Tag Archives: terms

Now IAIN DUNCAN SMITH is challenging Liz Truss – over BENEFIT CUTS

The Tory who inflicted the most harmful benefit cuts ever to blight the UK has raised his voice to challenge new prime minister Liz Truss – saying her plan to cut benefits in real terms is too harsh.

Wait, what?

Iain Duncan Smith, whose cuts to sickness benefits led to at least 2,400 unexplained deaths between 2011 and 2014, now says benefit cuts are bad?

Well, yes:

It may not be hypocrisy.

He resigned in 2016 over plans to cut disability benefits, saying they were too harsh as well.

And the argument he is using now – that cutting money available to benefit claimants is likely to harm them – is entirely correct. How do I know?

Because I wrote it.

I, along with many other campaigners of the time, made it clear when newspaper stories about people dying for that reason were proliferating.

Suppose a claimant is diabetic. If they can’t afford to power their refrigerator, then they can’t keep their insulin at the right temperature. What happens if they then go into diabetic shock?

Just ask the family of David Clapson.

But This Writer doesn’t recall any remorse from Iain Duncan Smith over the deaths his policies caused while he was Work and Pensions Secretary.

Perhaps a more likely explanation for this is that the policy is likely to be hugely unpopular during a cost-of-living crisis caused by the Tory government.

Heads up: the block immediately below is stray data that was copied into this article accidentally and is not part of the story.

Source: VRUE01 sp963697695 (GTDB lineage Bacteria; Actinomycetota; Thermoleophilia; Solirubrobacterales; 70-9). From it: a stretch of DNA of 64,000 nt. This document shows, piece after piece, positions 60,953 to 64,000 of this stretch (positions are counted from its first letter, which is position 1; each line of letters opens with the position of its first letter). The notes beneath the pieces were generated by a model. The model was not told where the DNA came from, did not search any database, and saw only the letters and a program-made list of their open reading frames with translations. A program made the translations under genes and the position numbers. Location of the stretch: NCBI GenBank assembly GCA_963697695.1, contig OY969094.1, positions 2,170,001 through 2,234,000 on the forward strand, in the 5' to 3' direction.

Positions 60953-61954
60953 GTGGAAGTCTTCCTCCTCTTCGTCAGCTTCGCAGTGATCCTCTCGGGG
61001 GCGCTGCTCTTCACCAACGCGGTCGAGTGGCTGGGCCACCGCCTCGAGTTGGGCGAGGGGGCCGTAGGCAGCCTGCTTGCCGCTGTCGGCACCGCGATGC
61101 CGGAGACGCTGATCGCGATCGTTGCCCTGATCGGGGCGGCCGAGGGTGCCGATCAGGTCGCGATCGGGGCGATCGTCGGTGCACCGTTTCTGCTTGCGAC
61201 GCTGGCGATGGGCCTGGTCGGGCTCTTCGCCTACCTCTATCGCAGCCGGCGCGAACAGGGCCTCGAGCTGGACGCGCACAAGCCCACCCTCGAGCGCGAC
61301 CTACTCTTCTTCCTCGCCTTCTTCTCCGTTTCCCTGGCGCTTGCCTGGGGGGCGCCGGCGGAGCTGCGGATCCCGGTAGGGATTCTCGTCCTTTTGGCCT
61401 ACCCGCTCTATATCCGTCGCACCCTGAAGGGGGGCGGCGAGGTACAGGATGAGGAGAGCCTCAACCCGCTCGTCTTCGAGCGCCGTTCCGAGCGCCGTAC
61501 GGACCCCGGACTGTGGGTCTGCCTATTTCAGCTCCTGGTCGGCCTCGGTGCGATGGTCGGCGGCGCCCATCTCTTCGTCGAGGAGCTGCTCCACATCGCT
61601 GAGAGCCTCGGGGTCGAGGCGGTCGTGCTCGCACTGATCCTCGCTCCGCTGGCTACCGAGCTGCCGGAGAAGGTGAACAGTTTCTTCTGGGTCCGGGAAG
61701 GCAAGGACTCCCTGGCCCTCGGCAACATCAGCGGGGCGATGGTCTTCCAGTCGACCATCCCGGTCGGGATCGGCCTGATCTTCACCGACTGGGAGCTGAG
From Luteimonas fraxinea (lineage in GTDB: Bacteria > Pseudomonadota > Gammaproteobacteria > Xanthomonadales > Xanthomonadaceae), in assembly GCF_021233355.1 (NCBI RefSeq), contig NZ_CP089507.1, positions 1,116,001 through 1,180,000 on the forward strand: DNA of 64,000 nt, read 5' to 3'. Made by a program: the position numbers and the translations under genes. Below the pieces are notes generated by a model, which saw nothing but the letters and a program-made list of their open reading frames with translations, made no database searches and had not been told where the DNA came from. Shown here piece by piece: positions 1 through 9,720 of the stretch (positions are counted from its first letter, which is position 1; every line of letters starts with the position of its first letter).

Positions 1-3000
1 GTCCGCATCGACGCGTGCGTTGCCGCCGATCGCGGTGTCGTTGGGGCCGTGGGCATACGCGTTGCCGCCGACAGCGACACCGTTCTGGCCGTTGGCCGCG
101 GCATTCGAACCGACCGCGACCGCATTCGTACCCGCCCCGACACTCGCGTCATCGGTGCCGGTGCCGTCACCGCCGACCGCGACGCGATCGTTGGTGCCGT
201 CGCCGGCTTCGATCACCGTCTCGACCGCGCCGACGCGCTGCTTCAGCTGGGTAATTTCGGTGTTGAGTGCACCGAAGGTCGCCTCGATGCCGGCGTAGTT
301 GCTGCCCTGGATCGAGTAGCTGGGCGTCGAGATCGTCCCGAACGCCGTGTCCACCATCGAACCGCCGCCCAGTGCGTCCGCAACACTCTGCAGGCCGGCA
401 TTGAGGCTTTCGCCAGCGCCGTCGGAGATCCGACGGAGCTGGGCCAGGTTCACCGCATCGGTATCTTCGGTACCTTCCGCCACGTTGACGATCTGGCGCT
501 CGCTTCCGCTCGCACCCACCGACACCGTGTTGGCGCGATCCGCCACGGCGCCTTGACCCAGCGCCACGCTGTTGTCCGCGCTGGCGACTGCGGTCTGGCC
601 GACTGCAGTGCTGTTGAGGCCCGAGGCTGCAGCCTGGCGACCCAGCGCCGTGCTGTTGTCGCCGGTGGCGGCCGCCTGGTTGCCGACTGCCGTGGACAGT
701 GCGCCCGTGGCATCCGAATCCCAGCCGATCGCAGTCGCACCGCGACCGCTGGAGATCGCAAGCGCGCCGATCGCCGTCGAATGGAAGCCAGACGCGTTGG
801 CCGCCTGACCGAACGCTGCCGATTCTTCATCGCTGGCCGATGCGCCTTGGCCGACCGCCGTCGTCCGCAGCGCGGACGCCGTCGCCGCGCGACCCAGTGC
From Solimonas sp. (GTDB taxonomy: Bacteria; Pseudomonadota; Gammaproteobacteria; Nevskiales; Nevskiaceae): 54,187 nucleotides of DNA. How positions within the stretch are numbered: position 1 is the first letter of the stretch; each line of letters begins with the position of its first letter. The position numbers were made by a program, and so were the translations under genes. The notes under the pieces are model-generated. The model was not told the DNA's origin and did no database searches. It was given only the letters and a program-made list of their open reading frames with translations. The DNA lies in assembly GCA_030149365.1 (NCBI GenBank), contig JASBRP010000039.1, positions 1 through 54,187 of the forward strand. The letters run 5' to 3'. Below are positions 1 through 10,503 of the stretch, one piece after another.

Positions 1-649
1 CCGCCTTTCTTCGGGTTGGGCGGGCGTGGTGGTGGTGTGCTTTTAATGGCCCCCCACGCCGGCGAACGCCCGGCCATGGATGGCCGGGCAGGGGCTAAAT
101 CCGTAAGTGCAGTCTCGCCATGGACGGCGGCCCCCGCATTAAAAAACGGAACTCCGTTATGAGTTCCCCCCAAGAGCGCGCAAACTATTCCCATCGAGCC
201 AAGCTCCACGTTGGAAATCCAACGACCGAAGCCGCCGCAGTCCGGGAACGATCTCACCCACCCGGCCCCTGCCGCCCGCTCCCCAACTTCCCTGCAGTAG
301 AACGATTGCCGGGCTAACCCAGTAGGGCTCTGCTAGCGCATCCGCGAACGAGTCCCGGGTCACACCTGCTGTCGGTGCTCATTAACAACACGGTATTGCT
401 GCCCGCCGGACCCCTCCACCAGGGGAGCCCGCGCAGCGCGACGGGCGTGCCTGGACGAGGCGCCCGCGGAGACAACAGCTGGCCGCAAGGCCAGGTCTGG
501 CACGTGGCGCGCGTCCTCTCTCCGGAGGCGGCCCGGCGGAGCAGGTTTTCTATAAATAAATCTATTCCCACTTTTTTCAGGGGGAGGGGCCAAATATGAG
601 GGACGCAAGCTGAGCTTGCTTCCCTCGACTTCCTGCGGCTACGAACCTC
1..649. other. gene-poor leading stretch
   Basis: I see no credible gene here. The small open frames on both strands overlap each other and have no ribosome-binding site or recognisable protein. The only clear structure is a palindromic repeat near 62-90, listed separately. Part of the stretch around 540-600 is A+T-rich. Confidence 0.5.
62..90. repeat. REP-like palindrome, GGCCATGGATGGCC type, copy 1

The thought of people on benefits receiving a help package that is reduced if Truss refuses to authorise an inflation-linked uplift in benefits may be deeply unpopular with voters, so perhaps Iain Duncan Smith is simply trying to cling on to his Parliamentary seat.

His other words are absolutely correct, though: if a government wants to build economic growth, it needs to give money to the poorest in society because they are the ones who will spend it – not the richest.

He is the latest in a lengthening line of senior Tory MPs to challenge the prime minister’s authority.

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Starmer the abstainer strikes again as Tories impose real-terms benefit cut

Labour’s shame: Keir Starmer. He was mobbed by an angry crowd who had been misled by Boris Johnson’s false allegations about him and Jimmy Savile; if the crowd had turned against him because of his tacit support for Tory benefit cuts, This Site would have applauded the act.

Boris Johnson’s hard-right-wing Conservative government has imposed a real-terms cut in payments for people with pensions and other benefits.

From April, payments will be uprated by 3.1 per cent. But inflation is likely to peak at more than twice that – 7.25 per cent is predicted – meaning vulnerable people will struggle.

The cut come on top of the 54 per cent increase in fuel bills that the Tories intend to “smooth out” with a £200 loan that will be demanded back later, even though they will not have the money.

Tory Chancellor Rishi Sunak has also announced a £150 council tax rebate for people whose homes are in Bands A to D – but this does not help benefit claimants who receive Council Tax Support.

Shall I go on?

Universal Credit was slashed by £1,040 per year last September when the Tories ended an uprating that had been imposed to help people cope with the effects of Covid-19 on employment and earnings.

And a pension increase, approved around the same time, was limited to only two of the “triple lock” conditions because Tories said the third – which would have raised payments in line with the percentage rise in wages – would have led to a rise of eight per cent that they said was artificially inflated because of Covid.

Hindsight shows us that an eight per cent rise would have been appropriate to cope with the huge increases in the cost of living that the Tories have caused with their catastrophic mismanagement of the UK.